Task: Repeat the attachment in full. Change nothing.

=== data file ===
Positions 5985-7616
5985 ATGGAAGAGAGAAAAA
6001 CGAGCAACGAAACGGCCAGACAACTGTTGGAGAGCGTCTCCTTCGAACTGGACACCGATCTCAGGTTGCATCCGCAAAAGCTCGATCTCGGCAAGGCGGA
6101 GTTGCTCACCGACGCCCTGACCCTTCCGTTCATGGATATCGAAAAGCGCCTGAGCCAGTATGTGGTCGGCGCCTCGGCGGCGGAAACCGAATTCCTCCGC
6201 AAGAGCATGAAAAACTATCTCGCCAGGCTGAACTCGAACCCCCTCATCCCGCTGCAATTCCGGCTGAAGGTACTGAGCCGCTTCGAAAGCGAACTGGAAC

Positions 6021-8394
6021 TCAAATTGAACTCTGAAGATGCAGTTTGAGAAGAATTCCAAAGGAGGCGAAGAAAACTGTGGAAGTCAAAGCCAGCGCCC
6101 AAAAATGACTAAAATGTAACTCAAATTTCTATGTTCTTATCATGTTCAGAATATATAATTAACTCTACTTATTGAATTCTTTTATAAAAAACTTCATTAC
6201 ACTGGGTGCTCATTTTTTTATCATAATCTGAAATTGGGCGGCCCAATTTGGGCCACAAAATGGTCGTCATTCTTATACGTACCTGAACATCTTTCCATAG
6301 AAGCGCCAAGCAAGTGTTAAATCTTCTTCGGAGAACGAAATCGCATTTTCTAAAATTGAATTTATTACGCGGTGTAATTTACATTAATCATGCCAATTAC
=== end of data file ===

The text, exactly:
Positions 5985-7616
5985 ATGGAAGAGAGAAAAA
6001 CGAGCAACGAAACGGCCAGACAACTGTTGGAGAGCGTCTCCTTCGAACTGGACACCGATCTCAGGTTGCATCCGCAAAAGCTCGATCTCGGCAAGGCGGA
6101 GTTGCTCACCGACGCCCTGACCCTTCCGTTCATGGATATCGAAAAGCGCCTGAGCCAGTATGTGGTCGGCGCCTCGGCGGCGGAAACCGAATTCCTCCGC
6201 AAGAGCATGAAAAACTATCTCGCCAGGCTGAACTCGAACCCCCTCATCCCGCTGCAATTCCGGCTGAAGGTACTGAGCCGCTTCGAAAGCGAACTGGAAC

Positions 6021-8394
6021 TCAAATTGAACTCTGAAGATGCAGTTTGAGAAGAATTCCAAAGGAGGCGAAGAAAACTGTGGAAGTCAAAGCCAGCGCCC
6101 AAAAATGACTAAAATGTAACTCAAATTTCTATGTTCTTATCATGTTCAGAATATATAATTAACTCTACTTATTGAATTCTTTTATAAAAAACTTCATTAC
6201 ACTGGGTGCTCATTTTTTTATCATAATCTGAAATTGGGCGGCCCAATTTGGGCCACAAAATGGTCGTCATTCTTATACGTACCTGAACATCTTTCCATAG
6301 AAGCGCCAAGCAAGTGTTAAATCTTCTTCGGAGAACGAAATCGCATTTTCTAAAATTGAATTTATTACGCGGTGTAATTTACATTAATCATGCCAATTAC